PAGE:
Censure motion against TCDSU president interrupted after mass walkout

EC Chair Conor Casey dismissed council by saying: “This is obviously quite undemocratic”

A motion of censure against Trinity College Dublin Students’ Union (TCDSU) President László Molnárfi was interrupted by a mass walkout of his supporters preventing a vote from taking place.

The motion of censure was brought to council by STEM Convenor Ruaidhrí Saulnier following the recommendations of an Oversight Commission (OC) report.

Censure is the highest form of disapproval council can give an officer without impeaching them. It was recommended by the OC after it ruled Molnárfi breached the constitution on multiple occasions.

Quorum was immediately called after the walkout, stopping the vote on the motion of censure against Molnárfi as council was no longer quorate.

Immediately following the walkout, Electoral Commission (EC) Chair Conor Casey said: “This is obviously quite undemocratic.”

“And then use the mechanism of quorum to try and stop holding officers to account, I’m quite disappointed by the actions taken today and it will be noted.”

“You are dismissed.”

Speaking in defence of Molnárfi, TCDSU President-elect Jenny Maguire had said Molnárfi did break the constitutional rules, but it was wrong to “punish” him.

“If the rules don’t work in that way then let’s break them,” she said. “To punish László would be a contradiction of everything this union has stood for.”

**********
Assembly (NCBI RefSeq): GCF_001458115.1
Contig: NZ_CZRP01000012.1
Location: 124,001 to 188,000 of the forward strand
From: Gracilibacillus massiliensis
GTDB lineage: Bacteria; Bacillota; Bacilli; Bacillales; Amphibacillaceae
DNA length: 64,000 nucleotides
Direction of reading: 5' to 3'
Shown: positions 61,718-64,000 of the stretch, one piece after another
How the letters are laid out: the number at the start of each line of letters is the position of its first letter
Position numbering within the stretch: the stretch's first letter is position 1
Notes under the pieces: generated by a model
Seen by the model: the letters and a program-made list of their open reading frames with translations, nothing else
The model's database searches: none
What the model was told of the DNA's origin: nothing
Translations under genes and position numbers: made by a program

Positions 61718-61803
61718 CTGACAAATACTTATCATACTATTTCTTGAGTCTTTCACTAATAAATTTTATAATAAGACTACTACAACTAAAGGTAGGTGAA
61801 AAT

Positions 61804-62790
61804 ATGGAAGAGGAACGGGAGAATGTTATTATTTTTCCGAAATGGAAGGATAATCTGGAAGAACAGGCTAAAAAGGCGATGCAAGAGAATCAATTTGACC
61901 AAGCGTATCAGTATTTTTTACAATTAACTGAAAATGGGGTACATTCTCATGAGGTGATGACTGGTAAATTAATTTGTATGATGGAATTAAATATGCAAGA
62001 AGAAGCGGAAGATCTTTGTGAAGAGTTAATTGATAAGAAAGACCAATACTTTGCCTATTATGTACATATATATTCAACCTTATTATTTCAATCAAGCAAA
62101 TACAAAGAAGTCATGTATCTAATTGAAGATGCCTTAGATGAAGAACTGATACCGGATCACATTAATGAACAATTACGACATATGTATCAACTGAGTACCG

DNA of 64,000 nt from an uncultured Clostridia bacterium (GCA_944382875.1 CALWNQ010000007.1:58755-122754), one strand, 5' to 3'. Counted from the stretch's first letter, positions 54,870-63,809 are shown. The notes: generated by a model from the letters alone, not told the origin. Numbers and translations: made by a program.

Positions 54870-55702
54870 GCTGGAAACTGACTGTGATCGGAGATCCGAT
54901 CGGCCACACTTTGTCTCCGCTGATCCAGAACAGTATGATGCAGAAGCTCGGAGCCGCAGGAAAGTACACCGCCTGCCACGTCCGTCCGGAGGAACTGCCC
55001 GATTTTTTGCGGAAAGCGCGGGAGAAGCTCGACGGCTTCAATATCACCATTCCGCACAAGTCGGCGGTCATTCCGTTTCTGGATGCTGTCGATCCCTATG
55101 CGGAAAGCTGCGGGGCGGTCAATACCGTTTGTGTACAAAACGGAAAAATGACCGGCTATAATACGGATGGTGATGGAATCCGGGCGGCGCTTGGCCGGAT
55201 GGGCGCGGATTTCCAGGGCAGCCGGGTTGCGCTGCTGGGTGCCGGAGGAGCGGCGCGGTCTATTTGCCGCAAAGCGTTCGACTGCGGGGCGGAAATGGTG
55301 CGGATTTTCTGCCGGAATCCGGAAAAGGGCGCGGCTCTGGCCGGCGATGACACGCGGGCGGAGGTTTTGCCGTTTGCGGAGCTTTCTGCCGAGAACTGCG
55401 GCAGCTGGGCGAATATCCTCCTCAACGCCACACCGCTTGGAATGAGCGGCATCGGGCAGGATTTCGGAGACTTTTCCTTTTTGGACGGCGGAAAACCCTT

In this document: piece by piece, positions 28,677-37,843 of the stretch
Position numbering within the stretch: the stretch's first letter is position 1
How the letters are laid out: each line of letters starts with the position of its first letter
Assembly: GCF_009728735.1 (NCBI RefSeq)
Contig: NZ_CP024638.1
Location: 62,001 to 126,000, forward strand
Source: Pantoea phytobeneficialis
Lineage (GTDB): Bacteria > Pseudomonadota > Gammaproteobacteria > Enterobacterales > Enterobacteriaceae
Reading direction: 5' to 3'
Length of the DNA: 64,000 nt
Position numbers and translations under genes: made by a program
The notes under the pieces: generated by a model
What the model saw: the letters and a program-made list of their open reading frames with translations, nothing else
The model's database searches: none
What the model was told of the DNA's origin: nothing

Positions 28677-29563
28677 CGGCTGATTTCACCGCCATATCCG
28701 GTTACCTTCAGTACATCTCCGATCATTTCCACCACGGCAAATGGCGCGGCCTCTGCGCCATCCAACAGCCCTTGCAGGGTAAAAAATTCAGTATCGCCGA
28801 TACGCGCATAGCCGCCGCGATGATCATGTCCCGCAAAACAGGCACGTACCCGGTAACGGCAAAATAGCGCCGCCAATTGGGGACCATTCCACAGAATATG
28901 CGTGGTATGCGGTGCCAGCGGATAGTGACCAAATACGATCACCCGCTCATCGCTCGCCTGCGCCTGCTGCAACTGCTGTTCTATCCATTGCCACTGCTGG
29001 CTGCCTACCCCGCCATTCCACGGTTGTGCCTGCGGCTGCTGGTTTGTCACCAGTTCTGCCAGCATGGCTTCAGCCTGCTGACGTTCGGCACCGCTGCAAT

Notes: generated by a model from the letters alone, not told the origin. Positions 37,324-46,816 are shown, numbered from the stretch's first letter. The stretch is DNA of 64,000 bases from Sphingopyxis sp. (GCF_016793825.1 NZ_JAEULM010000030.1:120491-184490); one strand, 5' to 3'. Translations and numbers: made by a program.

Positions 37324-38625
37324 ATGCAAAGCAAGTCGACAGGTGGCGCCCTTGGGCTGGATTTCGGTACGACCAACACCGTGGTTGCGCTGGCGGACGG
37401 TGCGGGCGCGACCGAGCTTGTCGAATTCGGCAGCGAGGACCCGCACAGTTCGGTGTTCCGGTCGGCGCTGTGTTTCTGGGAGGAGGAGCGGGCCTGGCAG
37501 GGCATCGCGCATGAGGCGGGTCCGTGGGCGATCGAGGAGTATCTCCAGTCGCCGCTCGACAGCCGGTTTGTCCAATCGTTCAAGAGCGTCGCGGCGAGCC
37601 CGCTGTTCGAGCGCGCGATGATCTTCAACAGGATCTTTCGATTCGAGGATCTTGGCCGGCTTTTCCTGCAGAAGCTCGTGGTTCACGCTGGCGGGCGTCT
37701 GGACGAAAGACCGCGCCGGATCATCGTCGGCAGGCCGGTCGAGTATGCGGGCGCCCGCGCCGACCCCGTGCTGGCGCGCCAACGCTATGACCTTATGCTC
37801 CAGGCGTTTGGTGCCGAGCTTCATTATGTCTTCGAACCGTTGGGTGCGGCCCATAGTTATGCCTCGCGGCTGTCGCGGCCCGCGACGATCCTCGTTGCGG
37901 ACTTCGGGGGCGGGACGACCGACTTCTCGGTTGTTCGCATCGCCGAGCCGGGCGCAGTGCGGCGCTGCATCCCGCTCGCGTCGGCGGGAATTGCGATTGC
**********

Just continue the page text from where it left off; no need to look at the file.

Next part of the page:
She concluded: “It’s reactionary – I think it’s passing and I think it’s just nonsense and I think we should leave.”

Maguire, Molnárfi and those against the censure motion then promptly left the Stanley Quek Theatre, shouting “quorum” as they stormed up the stairs.

Immediately following the dismissal, Saulnier walked over to the microphone in front of Casey and shouted “impeachment”.

Before the walkout, Saulnier criticised Molnárfi for “acting like the rules are what he wishes them to be and not as they are”, likening the situation to the “wild west”.

“He’s a paid employee and a representative and simply not the best person for the job if you’re not able to respect the constitution,” he said.

Another student also noted that Molnárfi “has a tendency of calling things that he doesn’t agree with undemocratic”. 

He noted Molnárfi has previously said that “he’s not afraid of impeachment because his faction is too big”, slamming the table and saying, “I would have probably gone for impeachment, but oh well.”

In his own defence, Molnárfi confirmed that he “will not stop being radical” in his actions as president. 

He said that not organising a referendum to amend the chapter 1.4 of the constitution “gives right wing agitators […] the ability to hamper the collective effort to make change”. 

He further labelled the government as “the enemy” and stated that they hate students, staff, and “the ordinary people of Ireland”. 

“Why should we not be able to call them out explicitly?” he said.

Kate Henshaw

Kate Henshaw is current Editor-in-Chief of Trinity News, and a graduate of Sociology and Social Policy. She previously served as Deputy Editor, News Editor and Assistant News Editor.

Ellen Kenny

Ellen Kenny is the current Deputy Editor of Trinity News and a Senior Sophister student of Politics and Sociology. She previously served as Assistant Editor and Features Editor

Gabriela Gazaniga

Gabriela Gazaniga is the Deputy Editor of News Analysis and is currently in her Junior Sophister year earning a degree in Law.

Charlotte Kent

Charlotte Kent is the Co-News Editor at Trinity News and a Senior Freshman PPES Student.